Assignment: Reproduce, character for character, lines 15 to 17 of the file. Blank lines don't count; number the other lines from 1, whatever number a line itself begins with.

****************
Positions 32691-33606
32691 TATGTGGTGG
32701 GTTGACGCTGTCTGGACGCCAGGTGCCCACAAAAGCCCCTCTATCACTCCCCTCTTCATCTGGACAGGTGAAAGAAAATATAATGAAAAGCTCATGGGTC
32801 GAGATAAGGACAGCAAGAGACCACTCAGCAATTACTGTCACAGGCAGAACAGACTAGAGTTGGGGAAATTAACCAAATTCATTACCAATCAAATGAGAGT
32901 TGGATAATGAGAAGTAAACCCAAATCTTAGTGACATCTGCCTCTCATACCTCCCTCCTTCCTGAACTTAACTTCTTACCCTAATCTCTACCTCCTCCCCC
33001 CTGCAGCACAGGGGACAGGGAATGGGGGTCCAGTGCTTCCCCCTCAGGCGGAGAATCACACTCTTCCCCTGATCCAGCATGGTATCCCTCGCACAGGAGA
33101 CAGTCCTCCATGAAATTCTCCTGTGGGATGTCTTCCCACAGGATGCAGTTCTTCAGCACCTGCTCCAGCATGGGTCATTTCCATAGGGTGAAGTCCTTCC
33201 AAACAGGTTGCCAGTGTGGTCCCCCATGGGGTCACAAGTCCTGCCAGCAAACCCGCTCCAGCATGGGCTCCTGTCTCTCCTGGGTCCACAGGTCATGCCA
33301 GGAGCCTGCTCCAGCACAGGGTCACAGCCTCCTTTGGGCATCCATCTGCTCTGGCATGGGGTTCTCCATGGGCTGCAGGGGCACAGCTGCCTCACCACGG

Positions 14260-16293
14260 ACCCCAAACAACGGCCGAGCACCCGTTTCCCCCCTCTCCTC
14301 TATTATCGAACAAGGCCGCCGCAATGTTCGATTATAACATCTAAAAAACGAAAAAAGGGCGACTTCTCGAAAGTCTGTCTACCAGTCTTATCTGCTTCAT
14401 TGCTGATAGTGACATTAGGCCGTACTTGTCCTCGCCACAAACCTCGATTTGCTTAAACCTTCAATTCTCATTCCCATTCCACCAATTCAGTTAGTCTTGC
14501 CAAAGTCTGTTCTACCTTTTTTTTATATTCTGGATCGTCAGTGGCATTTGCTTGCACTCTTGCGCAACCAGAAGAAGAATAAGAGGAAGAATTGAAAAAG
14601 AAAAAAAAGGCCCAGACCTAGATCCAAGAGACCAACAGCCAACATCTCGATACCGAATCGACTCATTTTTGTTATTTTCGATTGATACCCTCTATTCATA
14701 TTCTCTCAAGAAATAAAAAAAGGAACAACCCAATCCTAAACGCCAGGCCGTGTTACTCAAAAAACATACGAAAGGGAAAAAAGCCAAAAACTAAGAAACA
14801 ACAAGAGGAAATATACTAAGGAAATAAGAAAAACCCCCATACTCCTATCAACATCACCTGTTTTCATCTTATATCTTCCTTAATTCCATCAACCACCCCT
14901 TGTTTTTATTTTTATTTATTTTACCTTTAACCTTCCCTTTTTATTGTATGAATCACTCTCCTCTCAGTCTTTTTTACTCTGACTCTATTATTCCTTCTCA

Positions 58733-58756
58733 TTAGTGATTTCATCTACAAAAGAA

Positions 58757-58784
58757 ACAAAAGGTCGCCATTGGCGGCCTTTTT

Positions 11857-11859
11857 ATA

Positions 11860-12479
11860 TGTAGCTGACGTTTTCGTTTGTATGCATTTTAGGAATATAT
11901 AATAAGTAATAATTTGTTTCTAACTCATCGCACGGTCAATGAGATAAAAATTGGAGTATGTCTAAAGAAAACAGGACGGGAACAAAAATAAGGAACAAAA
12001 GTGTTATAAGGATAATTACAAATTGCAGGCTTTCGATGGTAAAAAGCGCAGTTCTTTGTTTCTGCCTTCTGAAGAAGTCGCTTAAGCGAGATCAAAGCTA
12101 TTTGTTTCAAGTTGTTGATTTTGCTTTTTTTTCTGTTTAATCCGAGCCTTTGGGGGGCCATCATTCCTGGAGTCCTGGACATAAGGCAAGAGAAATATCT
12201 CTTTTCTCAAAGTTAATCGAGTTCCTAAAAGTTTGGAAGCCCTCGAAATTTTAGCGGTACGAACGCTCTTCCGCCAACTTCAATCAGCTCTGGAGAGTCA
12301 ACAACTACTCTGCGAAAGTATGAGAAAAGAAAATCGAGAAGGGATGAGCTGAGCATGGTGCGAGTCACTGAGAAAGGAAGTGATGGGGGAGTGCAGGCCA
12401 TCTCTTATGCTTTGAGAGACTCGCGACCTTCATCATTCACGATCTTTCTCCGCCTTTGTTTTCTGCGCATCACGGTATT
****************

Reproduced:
14601 AAAAAAAAGGCCCAGACCTAGATCCAAGAGACCAACAGCCAACATCTCGATACCGAATCGACTCATTTTTGTTATTTTCGATTGATACCCTCTATTCATA
14701 TTCTCTCAAGAAATAAAAAAAGGAACAACCCAATCCTAAACGCCAGGCCGTGTTACTCAAAAAACATACGAAAGGGAAAAAAGCCAAAAACTAAGAAACA
14801 ACAAGAGGAAATATACTAAGGAAATAAGAAAAACCCCCATACTCCTATCAACATCACCTGTTTTCATCTTATATCTTCCTTAATTCCATCAACCACCCCT